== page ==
You’re still writing a comic novel, a stand-up routine, a humourous short story or a stage/screenplay for an absurd comedy (see last month’s IN Comedy column), and you’ve established that your protagonist works in a plant.
|Populate your work with unique characters to make life funny enough to write about.|
The next step is to populate your book, act, play or sitcom with other characters to make your guy’s life funny enough to write about. To wit, allow me to introduce: the plant men.
Gino. All plants have one. In his late-30s, Gino has been working there for 20-odd years. Knows everything about the operation from the ground up, is always in demand, but never on hand. Rides around on a forklift (usually called a tow motor, not to be confused with a tow motor which is usually called a hand truck), is genial, grease-stained and can fix anything with a hammer. He's usually referred to as ''Seen Gino?'' or, more specifically, ''Where the f**k is Gino?'' Like you know.
Old Guy. All plants have at least one. His age is indeterminate, but he’s the go-to guy to fix things when Gino isn't available. (He usually knows where Gino actually is, but will fix the problem until Gino comes along and re-fixes it after asking, ''Was the old guy f**king with this?''). The old guy can barely hear and only knows two useful job-related words of English: “What?!” and “Eh?!” but can make himself generally understood through cartoon-like body language. Everybody loves the old guy even though he could probably buy and sell the whole place with the money he's squirreled away
Ex-Con. Many plants have one. Lead hand, way cool guy, hangs with insider crowd because they want him to. Arted-up over both arms with good jail jobs, with a kinda blowsy live-in girl friend. Takes good care of his guys and is a born leader. The ex-con, like Gino, can fix most things, but uses a crowbar instead of a hammer unless the bitch just won't listen to reason. Your guy normally sides with him.
Hey Buddy. A plant fixture. People call him Hey Buddy because he's only been there a couple of years and nobody's got the hang of calling him by name yet. Like you know it. Oddly enough, Buddy is in demand almost as much as Gino because he is so accessible. Buddy has a non-fixed job description so he can be readily summoned to fetch a tool, hold something while the other guy looks for something to hit it with, or go find Gino. Because of his peripatetic ways, Buddy also usually knows where Gino is, but when Gino says, “Tell them you couldn't find me,” he does so, thus undermining his own position and condemning himself to another year of being Hey Buddy. It's a thankless job.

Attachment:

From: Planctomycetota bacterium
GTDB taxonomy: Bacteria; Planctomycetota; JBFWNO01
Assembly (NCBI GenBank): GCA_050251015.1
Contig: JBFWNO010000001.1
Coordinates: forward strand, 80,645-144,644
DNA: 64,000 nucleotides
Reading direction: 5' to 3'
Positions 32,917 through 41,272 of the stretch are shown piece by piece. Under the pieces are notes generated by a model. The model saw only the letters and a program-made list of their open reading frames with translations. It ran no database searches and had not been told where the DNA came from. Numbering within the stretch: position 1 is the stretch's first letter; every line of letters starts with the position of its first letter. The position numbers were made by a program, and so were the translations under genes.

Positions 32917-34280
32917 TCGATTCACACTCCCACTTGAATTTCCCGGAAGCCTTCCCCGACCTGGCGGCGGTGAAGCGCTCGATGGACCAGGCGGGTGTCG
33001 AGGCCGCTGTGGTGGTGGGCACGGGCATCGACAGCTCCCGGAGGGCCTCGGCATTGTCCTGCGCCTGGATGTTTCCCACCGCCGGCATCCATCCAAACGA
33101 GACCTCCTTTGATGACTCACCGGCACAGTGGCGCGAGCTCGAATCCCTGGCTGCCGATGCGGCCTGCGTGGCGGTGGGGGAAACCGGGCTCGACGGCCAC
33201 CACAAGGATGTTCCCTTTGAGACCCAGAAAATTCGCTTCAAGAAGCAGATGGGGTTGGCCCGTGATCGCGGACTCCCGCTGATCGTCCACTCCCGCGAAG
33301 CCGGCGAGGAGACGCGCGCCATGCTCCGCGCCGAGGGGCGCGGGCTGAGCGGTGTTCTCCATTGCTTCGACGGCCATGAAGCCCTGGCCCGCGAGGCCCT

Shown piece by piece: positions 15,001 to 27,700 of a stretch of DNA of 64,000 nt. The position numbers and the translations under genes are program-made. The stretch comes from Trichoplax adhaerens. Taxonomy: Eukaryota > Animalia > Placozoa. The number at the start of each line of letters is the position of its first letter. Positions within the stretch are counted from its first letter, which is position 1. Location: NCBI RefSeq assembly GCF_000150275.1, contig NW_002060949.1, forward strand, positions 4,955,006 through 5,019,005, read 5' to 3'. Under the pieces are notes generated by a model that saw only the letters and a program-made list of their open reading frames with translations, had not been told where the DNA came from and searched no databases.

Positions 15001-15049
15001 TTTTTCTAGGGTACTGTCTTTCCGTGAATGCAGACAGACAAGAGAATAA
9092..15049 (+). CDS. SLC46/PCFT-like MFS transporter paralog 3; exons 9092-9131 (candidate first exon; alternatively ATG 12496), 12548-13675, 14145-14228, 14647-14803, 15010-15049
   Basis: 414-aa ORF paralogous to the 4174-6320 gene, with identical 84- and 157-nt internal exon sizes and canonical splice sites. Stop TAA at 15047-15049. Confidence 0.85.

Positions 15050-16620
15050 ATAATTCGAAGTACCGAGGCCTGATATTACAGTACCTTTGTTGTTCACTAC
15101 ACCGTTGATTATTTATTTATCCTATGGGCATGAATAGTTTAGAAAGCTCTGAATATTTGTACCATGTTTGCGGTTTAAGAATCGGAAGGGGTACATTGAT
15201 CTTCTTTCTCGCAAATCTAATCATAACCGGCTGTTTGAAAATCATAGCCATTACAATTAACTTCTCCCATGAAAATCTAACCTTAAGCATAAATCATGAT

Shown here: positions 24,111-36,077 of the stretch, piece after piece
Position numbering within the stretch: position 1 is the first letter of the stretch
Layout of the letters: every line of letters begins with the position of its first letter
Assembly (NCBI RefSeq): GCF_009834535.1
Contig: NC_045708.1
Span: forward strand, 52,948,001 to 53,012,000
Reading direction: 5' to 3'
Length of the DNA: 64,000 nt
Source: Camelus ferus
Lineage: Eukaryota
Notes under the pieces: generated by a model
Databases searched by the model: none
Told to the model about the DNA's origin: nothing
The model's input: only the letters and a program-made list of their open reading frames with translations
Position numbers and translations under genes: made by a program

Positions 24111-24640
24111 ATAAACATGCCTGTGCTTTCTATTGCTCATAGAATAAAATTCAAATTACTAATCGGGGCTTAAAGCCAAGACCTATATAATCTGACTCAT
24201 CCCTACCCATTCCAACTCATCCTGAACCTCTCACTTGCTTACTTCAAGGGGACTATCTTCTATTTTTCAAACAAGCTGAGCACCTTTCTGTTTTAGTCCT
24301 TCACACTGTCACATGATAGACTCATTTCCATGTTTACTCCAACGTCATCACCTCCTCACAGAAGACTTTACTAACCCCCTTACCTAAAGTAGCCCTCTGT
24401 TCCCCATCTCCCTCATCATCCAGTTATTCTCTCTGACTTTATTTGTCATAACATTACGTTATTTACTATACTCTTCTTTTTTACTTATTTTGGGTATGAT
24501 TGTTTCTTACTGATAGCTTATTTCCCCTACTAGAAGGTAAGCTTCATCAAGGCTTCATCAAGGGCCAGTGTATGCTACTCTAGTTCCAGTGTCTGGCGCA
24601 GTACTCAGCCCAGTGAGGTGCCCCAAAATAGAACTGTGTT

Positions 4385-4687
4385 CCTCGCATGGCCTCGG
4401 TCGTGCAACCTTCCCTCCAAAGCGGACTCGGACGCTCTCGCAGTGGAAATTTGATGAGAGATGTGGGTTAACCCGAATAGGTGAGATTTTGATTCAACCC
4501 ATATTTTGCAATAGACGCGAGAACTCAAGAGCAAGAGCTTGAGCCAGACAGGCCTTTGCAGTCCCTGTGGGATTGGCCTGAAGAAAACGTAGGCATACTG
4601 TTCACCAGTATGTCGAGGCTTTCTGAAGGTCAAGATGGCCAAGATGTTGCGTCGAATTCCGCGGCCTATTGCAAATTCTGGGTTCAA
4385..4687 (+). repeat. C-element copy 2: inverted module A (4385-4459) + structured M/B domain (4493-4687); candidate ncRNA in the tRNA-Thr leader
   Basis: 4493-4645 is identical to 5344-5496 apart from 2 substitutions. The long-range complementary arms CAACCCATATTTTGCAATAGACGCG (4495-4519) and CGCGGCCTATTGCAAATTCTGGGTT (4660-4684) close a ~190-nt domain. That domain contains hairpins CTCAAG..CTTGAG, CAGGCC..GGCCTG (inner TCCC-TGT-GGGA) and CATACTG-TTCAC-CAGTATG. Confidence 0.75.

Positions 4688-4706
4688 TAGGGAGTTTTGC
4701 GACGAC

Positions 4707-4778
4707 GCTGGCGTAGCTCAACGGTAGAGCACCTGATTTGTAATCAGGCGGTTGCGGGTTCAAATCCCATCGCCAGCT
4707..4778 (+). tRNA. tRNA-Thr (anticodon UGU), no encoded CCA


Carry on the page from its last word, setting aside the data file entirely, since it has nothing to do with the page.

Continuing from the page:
The White Hats. Supervisors, foremen, inspectors who wear white safety hats. Their numbers vary according to the size of the plant but are always mean and hands-on. They know their stuff and go by the book. They can be found peering closely at a machine and asking, ''Has Gino been f**king with this again?'' before storming off to find the right tool or technician. Everybody but the old guy is slightly afraid of them because they look at you like you’ve just caused a major malfunction.
Clipboarders. These guys wear every bit of safety apparel the plant can provide, are clean and distinguished by safety shoes, not boots. They mark down productivity, downtime, maintenance time and every other conceivable aspect of mechanical banality. The others welcome them because things slow down or stop when they come around and everybody gets a smoke break. Clipboarders are disdained because they are college boys who hobnob with the bosses and can only bring down memos from the office that suggest that everybody' s slacking off.
And, like every good comedy, the prevailing attitude is, “So what?”
So what, indeed.
James Marck is a Toronto, Canada freelance writer. Email James Marck